S. Korea's parliament agreed Friday to pay a higher share of the cost to keep U.S. troops there, like Sgt. James Balestrini, shown here on a firing range in South Korea on Jan. 25, 2019. ALON HUMPHREY/U.S. ARMY
S. Korea's parliament agreed Friday to pay a higher share of the cost to keep U.S. troops there, like Sgt. James Balestrini, shown here on a firing range in South Korea on Jan. 25, 2019. ALON HUMPHREY/U.S. ARMY

South Korean parliament ratifies cost-sharing accord with US

by Kim Gamel
Stars and Stripes

SEOUL, South Korea — The South Korean parliament overwhelmingly voted to ratify a $915 million military cost-sharing deal with the United States on Friday, clearing the final hurdle more than three months after the previous pact expired.

The so-called Special Measures Agreement calls for an 8.2% increase in the amount South Korea pays to offset the expense of stationing some 28,500 U.S. troops on the divided peninsula. The agreement was to retroactively take effect from Jan. 1 and will remain in force until Dec. 31.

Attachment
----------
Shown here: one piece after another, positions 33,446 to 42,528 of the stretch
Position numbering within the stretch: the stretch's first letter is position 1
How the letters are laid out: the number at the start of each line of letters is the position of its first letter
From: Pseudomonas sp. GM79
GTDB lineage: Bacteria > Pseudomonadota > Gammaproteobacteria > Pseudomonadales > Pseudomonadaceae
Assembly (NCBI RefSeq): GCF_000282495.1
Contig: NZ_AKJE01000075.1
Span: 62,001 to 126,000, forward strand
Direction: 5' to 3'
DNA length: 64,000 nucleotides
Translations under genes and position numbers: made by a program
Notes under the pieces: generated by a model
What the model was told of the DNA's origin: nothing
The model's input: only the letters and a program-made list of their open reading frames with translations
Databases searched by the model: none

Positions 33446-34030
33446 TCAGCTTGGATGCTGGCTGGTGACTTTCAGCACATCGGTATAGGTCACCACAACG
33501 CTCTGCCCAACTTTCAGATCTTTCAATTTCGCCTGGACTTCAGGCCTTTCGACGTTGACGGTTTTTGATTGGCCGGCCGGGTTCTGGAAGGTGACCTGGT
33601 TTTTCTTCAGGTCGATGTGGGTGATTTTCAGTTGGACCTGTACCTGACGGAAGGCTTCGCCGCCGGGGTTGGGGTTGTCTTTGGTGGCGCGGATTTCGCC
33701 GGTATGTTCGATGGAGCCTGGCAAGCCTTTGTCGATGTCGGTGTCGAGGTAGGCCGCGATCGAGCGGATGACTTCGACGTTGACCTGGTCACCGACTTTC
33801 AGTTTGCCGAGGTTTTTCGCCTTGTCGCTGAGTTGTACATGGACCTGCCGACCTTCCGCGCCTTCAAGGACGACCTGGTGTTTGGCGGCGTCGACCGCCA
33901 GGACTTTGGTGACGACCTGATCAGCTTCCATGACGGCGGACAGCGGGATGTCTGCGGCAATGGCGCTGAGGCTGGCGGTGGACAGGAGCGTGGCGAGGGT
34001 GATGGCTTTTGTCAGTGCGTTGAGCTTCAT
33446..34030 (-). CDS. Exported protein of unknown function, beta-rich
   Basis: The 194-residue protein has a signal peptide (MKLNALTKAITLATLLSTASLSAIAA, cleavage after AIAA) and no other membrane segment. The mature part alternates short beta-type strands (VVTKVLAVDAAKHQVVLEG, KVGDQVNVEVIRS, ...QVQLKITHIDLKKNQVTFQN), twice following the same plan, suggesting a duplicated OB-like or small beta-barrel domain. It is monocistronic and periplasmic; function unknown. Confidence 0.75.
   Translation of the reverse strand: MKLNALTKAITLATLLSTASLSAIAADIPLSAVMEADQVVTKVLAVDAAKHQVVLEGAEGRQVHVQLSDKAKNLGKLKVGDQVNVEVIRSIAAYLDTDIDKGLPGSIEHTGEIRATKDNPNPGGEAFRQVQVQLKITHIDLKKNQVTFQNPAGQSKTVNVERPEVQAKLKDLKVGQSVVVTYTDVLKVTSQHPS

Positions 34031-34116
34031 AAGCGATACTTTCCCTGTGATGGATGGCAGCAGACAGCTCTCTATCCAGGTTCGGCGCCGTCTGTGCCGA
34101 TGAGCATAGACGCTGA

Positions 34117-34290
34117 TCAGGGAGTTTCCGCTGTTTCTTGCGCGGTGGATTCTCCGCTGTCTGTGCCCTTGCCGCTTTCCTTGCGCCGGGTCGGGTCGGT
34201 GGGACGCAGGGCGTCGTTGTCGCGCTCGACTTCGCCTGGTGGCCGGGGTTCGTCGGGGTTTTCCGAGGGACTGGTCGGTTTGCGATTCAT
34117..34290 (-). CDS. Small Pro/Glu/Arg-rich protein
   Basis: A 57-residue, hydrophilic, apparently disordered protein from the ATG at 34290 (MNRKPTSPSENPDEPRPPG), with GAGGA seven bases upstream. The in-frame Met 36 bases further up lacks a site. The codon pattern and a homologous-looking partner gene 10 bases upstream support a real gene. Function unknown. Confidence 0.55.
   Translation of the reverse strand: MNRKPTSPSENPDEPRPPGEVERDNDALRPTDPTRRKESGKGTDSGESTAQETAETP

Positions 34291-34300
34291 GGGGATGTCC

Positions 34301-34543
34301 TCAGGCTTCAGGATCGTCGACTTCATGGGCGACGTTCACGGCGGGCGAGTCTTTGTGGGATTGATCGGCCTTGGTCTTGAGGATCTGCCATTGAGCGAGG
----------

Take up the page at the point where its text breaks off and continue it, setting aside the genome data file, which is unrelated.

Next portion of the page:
The new contract will only last one year as part of a compromise reached last month after the longtime allies failed to meet a Dec. 31 deadline when the previous, five-year version expired.

Talks stalled over U.S. demands that Seoul pay significantly more for its own defense. President Donald Trump’s administration reportedly insisted that South Korea and other allies pay the full cost of hosting American troops plus a 50% bonus.

Read more at: https://www.stripes.com/1.575803

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